There was, perceptably, a golden age of branding and design acting in tandem, when the value of design was truly celebrated in the context of advertising, when brand was still identity, and identity mattered. From global corporations to municipal departments, the development of new, but legible and concise, fonts and logos, throughout the post-war era, was remarkable. The timely and fortuitous collision of mass production and the advanced art of typography, just prior to the advent of the computer as a design tool, saw the mass implementation of quality fonts with perfect kerning and character spacing. It was this early work that laid the visual foundations upon which many brands were to ultimately found their cognitive presence, though in the UK much of the groundwork was for companies and agencies that were, at the time, nationalised.
The work of Jock Kinneir and Margaret Calvert for the Department of Transport’s (DOT) Anderson and Worboys committees is perhaps exemplar of the quality of output during this period. Their now ubiquitous ‘Transport’ font was developed for the rapidly expanding British motorway network from a German sans serif font, the ironically named Aksidenz Grotesk. The demand for legibility imposed by the anticipated speed of travel meant that the engineer specified, uppercase, directional signs of the pre-war era would not suffice. Kinneir and Calvert developed a system based on clarity and the geometries of the letters, it was the spacing between the characters that ultimately determined the size of the sign, the content driving the form. The signs were tested in London before being installed along the country’s first motorway, the Preston bypass (M6) in 1958, generally hailed as a success, this initial foray into traffic applications lead ultimately to the pair being commissioned for the wider development of an integrated national highway signage scheme. The systematic and coded approach that seems so familiar, almost unquestionable, in its expression and application, was at once both pioneering and classical; it remains virtually unchanged to this day.
The shape, colour and iconography used in this type of application are critical and the subsequent familial expansion of this specific system into a universal sign language or pattern is so pervasive that it becomes impossible to negotiate a genealogical construct. The nuances of type, that had been so intricately adjusted and distilled in Europe since the 15th Century, sustain an inter-relationship wherein the distinguishing and mutating serifs and stems and the chronology of their later metamorphoses is too complex to accurately ascribe authorship. Similarly the adoption of recognisable and mutated versions of the icons used in traffic and other functional signage is difficult with respect influence and origin. It should be acknowledged that the work of Kinneir and Calvert drew heavily on continental examples, though reworking of the entire iconographic alphabet by Calvert into the recognisable form, based on the geometries of Transport, were effectively new.
Whilst this type of comprehensive design manifesto is not exclusively the realm of the nationalised services and utilities, though it is perhaps best exemplified by this condition in the UK. The undisputable brand strength of British Telecom, British Rail, Royal Mail, British Gas all have their visual roots in this era. It was in fact Kinneir and Calvert who also designed the British Rail Alphabet; James Cousins refers to Kinneir and his peers as having been part of a “special generation of British graphic designers”, “trained in the 1930s”. Livery had been applied to trains since the 1840s, but it was not until nationalisation, and the ensuing brand development, that the graphics of the railway attained the “clarity and quality” attributed to the time. Cousins also suggests that the success of the BR Alphabet (it was used by Denmark and Norway’s railways and adopted by the British Airport Authority) is down to its legibility and the test work by Kinneir at the Road Research Laboratory. Whilst the font was the hand of Kinneir, there were other agencies employed by British Rail, most prominent was the Design Research Unit, for whom Kinneir had previously worked, a celebrated multi-faceted agency that retained architects and interior designers as associates, Sadie Speight and Frederick Gibberd amongst them.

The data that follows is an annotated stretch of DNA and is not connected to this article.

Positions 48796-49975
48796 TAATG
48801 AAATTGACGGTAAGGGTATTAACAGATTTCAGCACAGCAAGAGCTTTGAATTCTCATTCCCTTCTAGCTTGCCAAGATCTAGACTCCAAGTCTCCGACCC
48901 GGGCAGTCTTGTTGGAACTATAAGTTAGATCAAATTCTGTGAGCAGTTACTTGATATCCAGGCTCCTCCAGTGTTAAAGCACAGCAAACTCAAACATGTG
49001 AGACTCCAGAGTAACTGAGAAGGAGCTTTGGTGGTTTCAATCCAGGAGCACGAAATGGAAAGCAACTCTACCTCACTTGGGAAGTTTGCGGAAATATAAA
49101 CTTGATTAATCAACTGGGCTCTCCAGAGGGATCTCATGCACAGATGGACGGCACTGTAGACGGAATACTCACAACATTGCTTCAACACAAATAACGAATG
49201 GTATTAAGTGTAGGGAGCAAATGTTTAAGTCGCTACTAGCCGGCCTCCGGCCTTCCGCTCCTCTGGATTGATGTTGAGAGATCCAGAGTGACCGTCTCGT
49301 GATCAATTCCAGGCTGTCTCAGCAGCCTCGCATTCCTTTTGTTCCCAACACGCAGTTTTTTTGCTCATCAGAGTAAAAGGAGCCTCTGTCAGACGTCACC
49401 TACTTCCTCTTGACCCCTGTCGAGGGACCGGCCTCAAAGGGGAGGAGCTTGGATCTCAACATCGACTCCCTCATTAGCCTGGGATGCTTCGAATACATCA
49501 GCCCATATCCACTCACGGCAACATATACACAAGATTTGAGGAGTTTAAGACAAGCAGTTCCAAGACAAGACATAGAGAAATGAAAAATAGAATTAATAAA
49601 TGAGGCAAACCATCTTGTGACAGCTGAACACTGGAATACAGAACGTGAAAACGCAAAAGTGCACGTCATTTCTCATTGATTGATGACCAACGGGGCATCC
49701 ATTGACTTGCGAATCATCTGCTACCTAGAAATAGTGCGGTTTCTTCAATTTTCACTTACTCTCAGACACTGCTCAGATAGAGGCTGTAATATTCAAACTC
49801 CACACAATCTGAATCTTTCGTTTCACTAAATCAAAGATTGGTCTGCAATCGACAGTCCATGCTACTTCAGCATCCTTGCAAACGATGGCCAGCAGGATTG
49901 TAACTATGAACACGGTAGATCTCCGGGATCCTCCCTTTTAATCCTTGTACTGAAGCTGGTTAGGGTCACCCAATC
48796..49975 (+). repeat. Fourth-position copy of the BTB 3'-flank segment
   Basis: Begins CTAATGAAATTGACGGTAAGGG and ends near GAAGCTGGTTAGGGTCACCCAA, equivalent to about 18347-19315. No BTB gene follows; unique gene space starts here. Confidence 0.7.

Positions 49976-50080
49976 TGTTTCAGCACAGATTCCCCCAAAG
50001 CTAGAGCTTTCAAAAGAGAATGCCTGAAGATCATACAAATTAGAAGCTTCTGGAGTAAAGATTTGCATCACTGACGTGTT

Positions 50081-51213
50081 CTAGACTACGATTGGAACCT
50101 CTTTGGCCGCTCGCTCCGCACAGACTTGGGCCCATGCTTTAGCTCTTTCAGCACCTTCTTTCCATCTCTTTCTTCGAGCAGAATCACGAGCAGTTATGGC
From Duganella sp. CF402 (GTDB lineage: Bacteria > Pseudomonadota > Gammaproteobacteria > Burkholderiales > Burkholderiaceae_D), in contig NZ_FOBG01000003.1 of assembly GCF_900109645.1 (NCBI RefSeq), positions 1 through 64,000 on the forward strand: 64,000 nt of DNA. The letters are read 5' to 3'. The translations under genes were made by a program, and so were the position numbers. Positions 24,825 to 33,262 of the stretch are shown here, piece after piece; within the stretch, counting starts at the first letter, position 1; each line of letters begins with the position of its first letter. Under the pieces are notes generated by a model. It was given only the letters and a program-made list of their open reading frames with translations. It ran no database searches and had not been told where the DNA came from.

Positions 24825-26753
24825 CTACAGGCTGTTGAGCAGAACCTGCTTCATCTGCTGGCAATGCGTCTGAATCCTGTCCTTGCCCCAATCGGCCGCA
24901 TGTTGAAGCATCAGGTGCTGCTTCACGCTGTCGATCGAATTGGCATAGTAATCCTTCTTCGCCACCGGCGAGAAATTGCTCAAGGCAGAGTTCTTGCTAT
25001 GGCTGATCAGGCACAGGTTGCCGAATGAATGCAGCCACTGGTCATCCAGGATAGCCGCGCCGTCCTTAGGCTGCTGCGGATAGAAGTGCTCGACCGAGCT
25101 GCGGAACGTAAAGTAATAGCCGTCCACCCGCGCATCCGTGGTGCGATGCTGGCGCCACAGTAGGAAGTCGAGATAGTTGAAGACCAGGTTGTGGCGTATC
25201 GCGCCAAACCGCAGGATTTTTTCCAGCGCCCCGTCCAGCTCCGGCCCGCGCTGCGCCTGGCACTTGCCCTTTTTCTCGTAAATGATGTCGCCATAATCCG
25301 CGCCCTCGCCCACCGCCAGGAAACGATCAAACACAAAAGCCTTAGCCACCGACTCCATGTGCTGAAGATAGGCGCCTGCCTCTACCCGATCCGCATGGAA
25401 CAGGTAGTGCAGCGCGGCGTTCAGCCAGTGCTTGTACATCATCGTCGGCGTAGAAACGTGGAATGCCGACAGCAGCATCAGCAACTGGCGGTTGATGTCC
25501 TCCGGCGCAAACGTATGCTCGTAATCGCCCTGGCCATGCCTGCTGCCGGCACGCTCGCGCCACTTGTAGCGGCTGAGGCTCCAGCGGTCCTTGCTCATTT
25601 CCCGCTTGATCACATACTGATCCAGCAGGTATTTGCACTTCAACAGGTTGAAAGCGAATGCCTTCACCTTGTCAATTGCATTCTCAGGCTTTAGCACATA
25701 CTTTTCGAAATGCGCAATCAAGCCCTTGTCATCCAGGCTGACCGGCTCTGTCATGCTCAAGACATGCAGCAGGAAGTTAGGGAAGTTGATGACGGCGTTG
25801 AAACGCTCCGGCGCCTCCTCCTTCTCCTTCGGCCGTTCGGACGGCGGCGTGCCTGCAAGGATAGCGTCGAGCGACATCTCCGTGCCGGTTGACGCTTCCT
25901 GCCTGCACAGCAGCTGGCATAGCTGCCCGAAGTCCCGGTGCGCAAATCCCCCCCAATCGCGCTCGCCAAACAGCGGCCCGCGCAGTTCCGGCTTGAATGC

Whilst sign is not the embodiment of most brands, the sign was the most common method of physical communication in a commercial context, whereas livery had perhaps been the preserve of identifiably ‘national’ organisations. As companies and corporations became global in their presence, the convention of inscribing buildings, vehicles and anything else associated with the brand was increasingly commonplace, yet, still, the retention of designers of repute and of testifiable calibre was recognised for the qualitative associated value. In a relationship that spanned over a decade, Eliot Noyes’ work for petroleum giant Mobil anticipated the design of everything, from forecourt to fleet, all governed by a comprehensive design manual. It is this scale and depth of commercial visual communication practice that is akin to the national programmes undertaken and executed in earlier in Britain. Noyes had worked in the office of émigré Walter Gropius, immediately following his graduation and the impact of a pseudo-bauhaus education and the intrinsic attitude toward the holistic nature of design practice and the German tradition of Gesamkunstwerk. Paul Rand for IBM and Dieter Rams at Braun can perhaps be seen to have similar, if not total, impact on the brands for whom they designed. The brand though, if truly successful, becomes bigger than the designer and is governed by rules established and so immutable that they are applied unquestioningly and thus demonstrate their conscious acceptance.